Let’s end data caps — add your voice as we urge the CRTC to honour the spirit of Net Neutrality
Internet users are mobilizing to seek end to data caps, as new report reveals how Canadians are getting a raw deal on both wired and wireless services.
We all know what it's like to run out of data on our cell phone and be faced with steep overage fees or — *gasp* — be relegated to text messages and calls.
In Canada, data caps have long been one of the most reviled features of our broken telecom market, but a just-announced Internet pricing consultation by the Canadian Radio-television and Telecommunications Commission (CRTC) could put an end to them. The hearing, which has the idea of Net Neutrality at its heart, represents the best chance in a generation to ban Internet service providers from capping customers’ web usage.
Big Telecom companies have long touted data caps as a tool to ease network congestion, while what they really do is price-gouge a captive market. Don’t believe us? Just ask CEOs of American telecoms, who have made the news recently for admitting that even as network infrastructure costs drop every year, prices have been rising.
Let’s put an end to this. If we believe the Internet should be treated as an essential part of our everyday lives — like roads, water, and telephones — then Canadians of all income brackets should have equal opportunity to access it, and at fair prices.
Let’s use this important hearing to make sure we are no longer faced with needing to use the Internet less — less connecting with others, less learning about the world we live in, less entertainment — or with paying some of the most expensive bills in the industrialized world.
The first crucial deadline in this hearing is June 28 — meaning we need to act fast to have an impact.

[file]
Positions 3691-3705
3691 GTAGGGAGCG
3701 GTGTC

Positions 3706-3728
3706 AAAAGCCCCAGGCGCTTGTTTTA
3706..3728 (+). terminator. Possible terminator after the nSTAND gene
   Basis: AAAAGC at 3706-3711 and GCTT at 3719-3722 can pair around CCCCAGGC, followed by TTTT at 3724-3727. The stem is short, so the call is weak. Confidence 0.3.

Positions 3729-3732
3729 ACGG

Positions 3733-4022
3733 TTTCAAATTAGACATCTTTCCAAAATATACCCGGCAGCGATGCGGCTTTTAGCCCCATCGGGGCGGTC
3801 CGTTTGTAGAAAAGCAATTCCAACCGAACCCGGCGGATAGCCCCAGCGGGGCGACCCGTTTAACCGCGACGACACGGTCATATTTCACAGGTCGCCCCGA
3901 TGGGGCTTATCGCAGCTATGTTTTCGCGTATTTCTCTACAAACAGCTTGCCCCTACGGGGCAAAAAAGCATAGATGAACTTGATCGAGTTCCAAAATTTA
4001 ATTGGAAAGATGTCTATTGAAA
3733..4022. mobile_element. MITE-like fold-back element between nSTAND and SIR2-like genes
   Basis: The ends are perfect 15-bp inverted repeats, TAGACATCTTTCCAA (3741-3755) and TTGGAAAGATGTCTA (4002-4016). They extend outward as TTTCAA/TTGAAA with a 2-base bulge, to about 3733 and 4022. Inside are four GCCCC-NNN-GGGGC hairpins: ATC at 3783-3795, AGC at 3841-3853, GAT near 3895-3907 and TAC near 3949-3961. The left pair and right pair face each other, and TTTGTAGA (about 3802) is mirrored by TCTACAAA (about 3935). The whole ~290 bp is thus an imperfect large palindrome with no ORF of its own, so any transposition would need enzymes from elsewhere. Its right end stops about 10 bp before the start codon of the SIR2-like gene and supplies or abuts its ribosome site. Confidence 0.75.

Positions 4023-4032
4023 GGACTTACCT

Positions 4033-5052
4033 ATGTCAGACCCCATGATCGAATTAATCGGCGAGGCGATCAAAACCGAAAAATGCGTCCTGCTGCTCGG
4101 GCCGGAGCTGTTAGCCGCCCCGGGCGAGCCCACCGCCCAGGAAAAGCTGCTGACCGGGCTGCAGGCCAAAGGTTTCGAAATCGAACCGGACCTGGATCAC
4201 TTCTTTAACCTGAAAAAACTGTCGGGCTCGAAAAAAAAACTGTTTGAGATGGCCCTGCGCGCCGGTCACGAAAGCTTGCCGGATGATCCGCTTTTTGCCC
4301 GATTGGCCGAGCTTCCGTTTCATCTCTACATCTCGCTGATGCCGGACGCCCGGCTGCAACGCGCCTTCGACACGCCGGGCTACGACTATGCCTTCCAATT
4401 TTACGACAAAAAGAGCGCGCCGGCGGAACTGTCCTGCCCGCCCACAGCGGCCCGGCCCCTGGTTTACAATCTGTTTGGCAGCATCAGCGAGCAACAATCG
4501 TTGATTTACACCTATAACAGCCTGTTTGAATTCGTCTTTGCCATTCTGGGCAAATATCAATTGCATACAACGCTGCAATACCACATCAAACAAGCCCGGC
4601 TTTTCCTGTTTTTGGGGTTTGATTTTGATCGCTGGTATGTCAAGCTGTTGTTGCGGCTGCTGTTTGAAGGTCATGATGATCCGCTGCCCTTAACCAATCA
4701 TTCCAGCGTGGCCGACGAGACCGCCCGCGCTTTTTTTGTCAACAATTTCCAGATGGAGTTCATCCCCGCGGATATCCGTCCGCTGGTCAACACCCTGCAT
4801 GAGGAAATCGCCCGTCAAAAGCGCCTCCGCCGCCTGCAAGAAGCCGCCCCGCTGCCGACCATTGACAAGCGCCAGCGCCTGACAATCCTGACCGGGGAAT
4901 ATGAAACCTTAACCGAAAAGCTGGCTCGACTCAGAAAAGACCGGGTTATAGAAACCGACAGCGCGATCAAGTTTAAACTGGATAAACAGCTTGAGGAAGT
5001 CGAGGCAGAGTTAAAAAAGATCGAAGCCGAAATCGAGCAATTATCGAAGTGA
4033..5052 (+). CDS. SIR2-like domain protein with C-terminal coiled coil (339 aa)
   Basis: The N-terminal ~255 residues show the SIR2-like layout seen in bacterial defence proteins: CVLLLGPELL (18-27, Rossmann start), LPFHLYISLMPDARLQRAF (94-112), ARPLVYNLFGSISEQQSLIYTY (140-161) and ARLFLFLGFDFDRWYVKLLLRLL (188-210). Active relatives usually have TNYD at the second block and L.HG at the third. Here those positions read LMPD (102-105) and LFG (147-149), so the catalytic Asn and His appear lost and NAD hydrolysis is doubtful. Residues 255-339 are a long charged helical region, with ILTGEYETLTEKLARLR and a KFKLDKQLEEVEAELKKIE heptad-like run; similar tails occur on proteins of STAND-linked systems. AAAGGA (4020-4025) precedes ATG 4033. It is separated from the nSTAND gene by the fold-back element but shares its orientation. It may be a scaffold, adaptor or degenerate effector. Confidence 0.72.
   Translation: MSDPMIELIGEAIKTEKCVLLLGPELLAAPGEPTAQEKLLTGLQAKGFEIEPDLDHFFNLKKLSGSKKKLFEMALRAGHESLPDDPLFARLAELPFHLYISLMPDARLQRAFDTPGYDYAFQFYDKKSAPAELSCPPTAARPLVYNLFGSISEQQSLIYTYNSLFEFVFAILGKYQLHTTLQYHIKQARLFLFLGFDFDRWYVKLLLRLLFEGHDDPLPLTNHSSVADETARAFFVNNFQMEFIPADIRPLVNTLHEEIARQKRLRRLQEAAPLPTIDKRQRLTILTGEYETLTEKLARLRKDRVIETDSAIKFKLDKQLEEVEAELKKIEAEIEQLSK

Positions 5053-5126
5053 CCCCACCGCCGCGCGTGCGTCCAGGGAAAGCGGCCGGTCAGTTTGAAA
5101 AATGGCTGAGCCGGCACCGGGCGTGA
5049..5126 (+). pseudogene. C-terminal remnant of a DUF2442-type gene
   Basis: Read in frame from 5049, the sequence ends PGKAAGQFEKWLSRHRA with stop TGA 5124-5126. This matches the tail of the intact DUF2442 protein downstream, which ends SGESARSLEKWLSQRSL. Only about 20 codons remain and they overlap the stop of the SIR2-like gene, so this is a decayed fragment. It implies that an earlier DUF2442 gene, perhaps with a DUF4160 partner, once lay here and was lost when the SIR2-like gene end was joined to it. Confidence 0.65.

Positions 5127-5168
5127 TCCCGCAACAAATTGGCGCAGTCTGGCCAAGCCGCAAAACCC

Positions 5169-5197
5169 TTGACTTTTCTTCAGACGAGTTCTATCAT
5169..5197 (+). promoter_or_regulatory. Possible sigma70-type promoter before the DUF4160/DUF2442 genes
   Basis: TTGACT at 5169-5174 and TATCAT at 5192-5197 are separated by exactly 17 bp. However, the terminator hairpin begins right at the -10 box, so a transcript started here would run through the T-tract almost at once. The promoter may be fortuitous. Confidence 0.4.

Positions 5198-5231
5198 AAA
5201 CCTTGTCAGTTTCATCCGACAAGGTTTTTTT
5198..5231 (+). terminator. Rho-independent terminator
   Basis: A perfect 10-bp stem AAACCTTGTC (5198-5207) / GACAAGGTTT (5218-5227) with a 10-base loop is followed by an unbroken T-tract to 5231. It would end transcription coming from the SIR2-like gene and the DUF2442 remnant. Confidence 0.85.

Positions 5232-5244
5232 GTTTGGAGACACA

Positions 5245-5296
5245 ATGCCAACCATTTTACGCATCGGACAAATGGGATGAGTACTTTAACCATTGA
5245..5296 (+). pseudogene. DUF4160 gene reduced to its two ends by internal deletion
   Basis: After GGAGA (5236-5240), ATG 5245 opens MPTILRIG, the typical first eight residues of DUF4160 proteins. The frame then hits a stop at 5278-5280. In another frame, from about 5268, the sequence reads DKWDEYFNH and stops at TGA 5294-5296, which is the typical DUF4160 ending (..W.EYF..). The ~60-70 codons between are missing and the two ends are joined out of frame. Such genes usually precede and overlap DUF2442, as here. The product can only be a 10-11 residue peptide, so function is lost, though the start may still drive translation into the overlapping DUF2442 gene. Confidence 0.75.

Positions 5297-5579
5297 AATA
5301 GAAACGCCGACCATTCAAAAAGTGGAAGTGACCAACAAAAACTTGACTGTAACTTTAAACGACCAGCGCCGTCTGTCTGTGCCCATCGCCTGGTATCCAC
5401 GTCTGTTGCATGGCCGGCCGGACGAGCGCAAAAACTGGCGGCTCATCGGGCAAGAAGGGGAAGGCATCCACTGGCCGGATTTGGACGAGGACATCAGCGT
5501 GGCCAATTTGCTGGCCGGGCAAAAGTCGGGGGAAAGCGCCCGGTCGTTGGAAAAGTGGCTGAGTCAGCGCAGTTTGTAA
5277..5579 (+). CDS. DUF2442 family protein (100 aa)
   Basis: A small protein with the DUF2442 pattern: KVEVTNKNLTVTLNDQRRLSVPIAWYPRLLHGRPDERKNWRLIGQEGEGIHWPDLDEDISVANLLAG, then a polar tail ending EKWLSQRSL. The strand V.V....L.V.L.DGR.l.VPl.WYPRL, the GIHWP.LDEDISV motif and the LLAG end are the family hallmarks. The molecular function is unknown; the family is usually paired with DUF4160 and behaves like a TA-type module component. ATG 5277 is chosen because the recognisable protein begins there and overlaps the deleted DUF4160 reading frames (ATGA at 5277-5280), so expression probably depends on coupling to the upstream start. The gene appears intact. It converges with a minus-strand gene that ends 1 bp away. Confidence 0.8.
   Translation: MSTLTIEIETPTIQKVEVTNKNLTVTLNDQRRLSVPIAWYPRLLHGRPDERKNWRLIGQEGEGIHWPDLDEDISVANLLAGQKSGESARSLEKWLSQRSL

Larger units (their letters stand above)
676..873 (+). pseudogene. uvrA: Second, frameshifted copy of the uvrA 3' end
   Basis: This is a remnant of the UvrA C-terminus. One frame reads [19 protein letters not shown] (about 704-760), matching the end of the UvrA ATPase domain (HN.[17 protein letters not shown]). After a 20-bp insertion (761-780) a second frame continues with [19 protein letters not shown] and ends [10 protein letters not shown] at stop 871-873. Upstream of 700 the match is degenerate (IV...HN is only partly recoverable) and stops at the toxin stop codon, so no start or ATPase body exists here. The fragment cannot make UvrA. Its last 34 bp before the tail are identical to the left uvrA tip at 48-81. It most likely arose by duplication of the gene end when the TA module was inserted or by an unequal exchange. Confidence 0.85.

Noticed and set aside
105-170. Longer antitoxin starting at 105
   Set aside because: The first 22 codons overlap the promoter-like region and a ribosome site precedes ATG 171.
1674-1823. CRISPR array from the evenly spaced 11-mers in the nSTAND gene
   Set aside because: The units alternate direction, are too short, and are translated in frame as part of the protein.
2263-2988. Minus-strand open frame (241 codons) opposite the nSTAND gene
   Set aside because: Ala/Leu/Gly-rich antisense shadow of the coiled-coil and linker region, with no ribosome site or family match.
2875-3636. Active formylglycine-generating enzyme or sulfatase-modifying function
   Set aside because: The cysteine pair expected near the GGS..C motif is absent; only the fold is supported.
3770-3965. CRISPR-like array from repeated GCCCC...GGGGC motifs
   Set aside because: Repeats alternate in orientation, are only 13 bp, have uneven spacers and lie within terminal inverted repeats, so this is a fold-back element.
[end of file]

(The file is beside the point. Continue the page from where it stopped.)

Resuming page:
Endorse our letter to the CRTC here— add your voice, so we can put it on the public record, and work with experts, academics and open Internet and consumer advocates to come up with a plan on how best to turn consumers’ asks for “lower cell phone bills” into specific, actionable policies for all of us.
Today, we also published a new report revealing just how our biggest telecoms employ data caps. For home Internet, the smallest packages start at just 20GB, or just 45 minutes a day of standard video streaming.
Our report also reveals just what a raw deal Canadians are getting on data caps compared with other countries. For wired Internet, data caps in most of the industrialized world are unheard of, whereas for wireless Internet data caps elsewhere are far more generous, with unlimited plans easily available.
For too long, the telecom giants have used every excuse in the book to justify these unfair caps. But the reality is they’re using these caps to discourage cord-cutting and keep Canadians trapped in expensive cable TV packages that represent terrible value for money. We need the CRTC to step in and put a stop to this price-gouging.
Our letter to the CRTC sets out a four-point action plan, including:
END DATA CAPS: The CRTC should entirely prohibit data caps for wired Internet, along with the overage charges that go with them. For wireless, they should bring Canadian data caps into line with international counterparts such as the U.K., by ensuring that everyone has access to an unlimited option at a reasonable price.
BAN ZERO-RATING: Prevent telecom giants from using their power to unfairly privilege certain apps and services over others. Customers, not telecom companies, should be the ones deciding what we read and watch online.
TRANSPARENCY AND ENFORCEMENT MECHANISMS: Strong, transparent mechanisms to ensure telecom providers comply with Net Neutrality rules, and meaningful penalties for when those rules are broken.
UPHOLD NET NEUTRALITY: Canadians have already fought for and won open Internet rules to prevent Big Telecom from restricting our access to online services. We even flew in some of the original architects of the Internet to the 2009 CRTC hearing where those rules were made. The CRTC should uphold those positive pro-customer rules.
Canadians can speak out and join the campaign at act.openmedia.org/datacaps